We have used the 3-D fully compressible HPS code within a planar domain to explore the effects of convective motions extending into a region of stable stratification positioned below the unstable layer, much as occurs at the base of the solar convection zone. This work is an important extension of our previous studies that dealt with an isolated unstable layer bounded above and below by impermeable boundaries. Such conditions are computationally convenient but not ideal for a model of a stellar convection zone, in which unstable domains are bounded by regions of stable, subadiabatic stratification arising from changes in thermal conductivities or ionization properties. The lower boundary condition in the planar model is relaxed by imposing a piecewise polytropic thermal conductivity profile as a function of depth such that the lower portion of the domain is stable to convection. The extent of convective overshooting is then influenced by the relative stability S of the subadiabatic stratification in the stable layer. These investigations provide clues as to what might be expected to occur in the stable layer of a global ASH simulation, should it be possible to operate in a similar parameter regime. For this reason, a knowledge of the penetrative behavior under the influence of rotation and with magnetic fields provides insight into the nature of the fully spherical solar tachocline.
These 3-D penetrative convection simulations show that the gradual deceleration of the strong coherent downflow structures by buoyancy braking in the stable layer, rather than a rapid turning at an artificial impenetrable boundary, has significant effects on the flow structure (Brummell, Clune & Toomre 1998). The functional form of the extent of penetration, relevent to stellar structure models, is only weakly dependent on the stiffness of the layer (Figure 1c), unlike in previous 2--D simulations (Hurlburt et al. 1994). The penetration depth also exhibits a very non-Gaussian distribution with time, with some major events occurring relatively infrequently. Such rare but dramatic instances may account for a significant portion of the overall mixing in contrast to continual small-scale entrainment and deposition. The transport properties of the penetrative convection are quite distinctive. One of the conclusions reached from nonpenetrative simulations is that the strong downflows transport a relatively insignificant portion of the net energy flux, due to a cancellation between their downward-directed kinetic energy and upward-directed enthalpy flux, leaving the small-scale interior turbulence to carry the majority of the convective flux. In contrast, penetrative convection, with the relative disconnectedness of the upflows and downflows makes the more active coherent downflow structures an equal participant in the convective transport (Figures 1a,b).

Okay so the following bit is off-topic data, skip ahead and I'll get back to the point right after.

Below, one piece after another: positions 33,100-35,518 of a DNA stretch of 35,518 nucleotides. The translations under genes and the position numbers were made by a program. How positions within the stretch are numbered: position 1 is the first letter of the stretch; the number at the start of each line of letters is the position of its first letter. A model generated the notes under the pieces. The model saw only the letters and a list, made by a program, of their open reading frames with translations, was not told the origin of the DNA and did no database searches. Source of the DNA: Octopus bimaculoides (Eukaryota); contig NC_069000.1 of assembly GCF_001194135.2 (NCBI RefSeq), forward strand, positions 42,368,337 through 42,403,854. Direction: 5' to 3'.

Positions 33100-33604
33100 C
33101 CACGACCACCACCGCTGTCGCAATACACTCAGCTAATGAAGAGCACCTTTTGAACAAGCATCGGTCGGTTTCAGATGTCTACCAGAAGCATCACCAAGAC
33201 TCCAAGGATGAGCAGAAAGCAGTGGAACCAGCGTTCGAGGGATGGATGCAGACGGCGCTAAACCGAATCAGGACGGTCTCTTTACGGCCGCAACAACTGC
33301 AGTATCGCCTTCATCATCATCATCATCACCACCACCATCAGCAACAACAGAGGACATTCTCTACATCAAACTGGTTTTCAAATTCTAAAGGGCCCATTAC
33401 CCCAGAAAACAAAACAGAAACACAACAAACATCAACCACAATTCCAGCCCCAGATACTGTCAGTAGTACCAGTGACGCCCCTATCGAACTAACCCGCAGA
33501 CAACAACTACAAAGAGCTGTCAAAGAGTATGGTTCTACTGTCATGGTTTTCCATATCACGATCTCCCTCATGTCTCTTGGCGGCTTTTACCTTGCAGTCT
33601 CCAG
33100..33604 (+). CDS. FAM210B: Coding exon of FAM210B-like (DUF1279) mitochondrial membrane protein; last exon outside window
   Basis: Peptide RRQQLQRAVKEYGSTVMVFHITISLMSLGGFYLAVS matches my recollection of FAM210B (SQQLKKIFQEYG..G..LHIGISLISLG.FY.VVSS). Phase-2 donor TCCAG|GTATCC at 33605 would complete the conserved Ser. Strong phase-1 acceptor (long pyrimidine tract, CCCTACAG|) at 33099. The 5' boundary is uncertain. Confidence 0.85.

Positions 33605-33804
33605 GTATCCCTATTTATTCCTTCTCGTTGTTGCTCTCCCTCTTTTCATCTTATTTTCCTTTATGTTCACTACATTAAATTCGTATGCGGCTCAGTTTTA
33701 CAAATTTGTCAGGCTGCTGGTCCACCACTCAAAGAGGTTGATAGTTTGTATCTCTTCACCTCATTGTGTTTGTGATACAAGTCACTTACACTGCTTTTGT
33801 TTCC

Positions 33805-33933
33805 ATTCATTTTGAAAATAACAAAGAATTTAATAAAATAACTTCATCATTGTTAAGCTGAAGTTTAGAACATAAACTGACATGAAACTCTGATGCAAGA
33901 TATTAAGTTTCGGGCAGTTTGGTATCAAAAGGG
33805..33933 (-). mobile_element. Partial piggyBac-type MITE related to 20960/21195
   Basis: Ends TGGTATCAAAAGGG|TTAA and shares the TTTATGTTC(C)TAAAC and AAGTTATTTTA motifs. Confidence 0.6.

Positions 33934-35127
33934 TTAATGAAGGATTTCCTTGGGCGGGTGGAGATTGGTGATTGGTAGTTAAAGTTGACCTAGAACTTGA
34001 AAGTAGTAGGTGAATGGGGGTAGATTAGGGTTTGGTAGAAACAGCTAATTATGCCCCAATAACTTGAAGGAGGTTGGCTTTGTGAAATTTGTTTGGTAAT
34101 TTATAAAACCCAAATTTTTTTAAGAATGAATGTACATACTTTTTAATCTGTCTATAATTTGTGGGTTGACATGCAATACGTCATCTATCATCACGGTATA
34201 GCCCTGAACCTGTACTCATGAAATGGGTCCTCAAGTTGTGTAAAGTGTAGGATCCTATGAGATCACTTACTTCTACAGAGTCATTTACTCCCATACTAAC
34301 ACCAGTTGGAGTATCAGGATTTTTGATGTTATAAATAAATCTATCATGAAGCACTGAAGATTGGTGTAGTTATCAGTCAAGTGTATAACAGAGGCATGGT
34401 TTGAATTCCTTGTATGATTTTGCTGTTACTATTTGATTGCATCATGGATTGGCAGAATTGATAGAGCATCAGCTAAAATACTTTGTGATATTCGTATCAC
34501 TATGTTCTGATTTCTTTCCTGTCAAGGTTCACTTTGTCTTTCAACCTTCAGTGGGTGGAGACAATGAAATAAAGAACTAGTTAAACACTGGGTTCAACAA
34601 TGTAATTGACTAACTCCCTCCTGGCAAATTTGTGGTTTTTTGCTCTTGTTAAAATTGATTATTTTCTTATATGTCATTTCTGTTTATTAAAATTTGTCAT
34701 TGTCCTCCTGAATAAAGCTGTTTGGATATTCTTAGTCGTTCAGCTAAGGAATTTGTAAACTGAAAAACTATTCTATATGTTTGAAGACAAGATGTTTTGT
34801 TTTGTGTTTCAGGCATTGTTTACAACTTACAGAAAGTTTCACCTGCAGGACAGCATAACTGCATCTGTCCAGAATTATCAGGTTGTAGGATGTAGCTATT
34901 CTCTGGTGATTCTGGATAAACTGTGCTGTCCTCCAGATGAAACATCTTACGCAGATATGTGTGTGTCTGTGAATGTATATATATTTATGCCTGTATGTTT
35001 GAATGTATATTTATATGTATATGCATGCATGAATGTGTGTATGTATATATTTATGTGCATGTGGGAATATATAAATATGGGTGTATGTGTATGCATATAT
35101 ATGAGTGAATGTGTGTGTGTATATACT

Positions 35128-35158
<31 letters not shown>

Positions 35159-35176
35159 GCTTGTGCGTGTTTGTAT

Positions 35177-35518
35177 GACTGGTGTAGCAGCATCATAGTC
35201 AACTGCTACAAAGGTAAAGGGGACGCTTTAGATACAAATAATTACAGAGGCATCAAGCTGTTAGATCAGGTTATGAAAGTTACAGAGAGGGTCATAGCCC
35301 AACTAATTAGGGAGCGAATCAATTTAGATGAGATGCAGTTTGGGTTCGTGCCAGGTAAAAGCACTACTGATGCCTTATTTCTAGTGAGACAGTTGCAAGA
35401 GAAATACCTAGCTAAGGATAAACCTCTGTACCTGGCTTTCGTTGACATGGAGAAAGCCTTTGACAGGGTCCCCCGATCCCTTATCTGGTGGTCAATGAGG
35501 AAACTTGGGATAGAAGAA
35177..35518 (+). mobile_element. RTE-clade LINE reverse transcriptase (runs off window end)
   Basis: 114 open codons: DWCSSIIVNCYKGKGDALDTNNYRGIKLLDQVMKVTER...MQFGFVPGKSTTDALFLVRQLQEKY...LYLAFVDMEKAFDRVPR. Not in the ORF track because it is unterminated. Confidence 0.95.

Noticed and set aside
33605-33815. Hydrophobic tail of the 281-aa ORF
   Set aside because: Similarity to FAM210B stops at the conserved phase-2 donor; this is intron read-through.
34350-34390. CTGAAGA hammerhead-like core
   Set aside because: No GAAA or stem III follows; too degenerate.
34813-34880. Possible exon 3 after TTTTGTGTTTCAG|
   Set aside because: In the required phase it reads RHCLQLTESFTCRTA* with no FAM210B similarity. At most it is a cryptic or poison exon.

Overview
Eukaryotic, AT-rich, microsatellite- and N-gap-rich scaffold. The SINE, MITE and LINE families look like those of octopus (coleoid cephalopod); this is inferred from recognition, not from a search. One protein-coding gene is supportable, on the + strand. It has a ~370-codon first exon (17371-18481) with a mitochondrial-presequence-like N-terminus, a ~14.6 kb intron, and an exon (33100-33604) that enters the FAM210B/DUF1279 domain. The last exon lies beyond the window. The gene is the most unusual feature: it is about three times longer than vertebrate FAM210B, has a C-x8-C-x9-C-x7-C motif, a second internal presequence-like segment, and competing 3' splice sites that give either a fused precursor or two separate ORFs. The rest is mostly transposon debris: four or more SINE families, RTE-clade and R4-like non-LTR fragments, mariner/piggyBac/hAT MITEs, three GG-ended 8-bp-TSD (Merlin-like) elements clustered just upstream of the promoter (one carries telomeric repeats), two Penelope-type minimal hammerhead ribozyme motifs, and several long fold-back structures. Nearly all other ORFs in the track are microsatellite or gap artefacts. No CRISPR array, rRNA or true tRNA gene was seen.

This page prepared by Nic Brummell, Laboratory for Computational Dynamics, University of Colorado.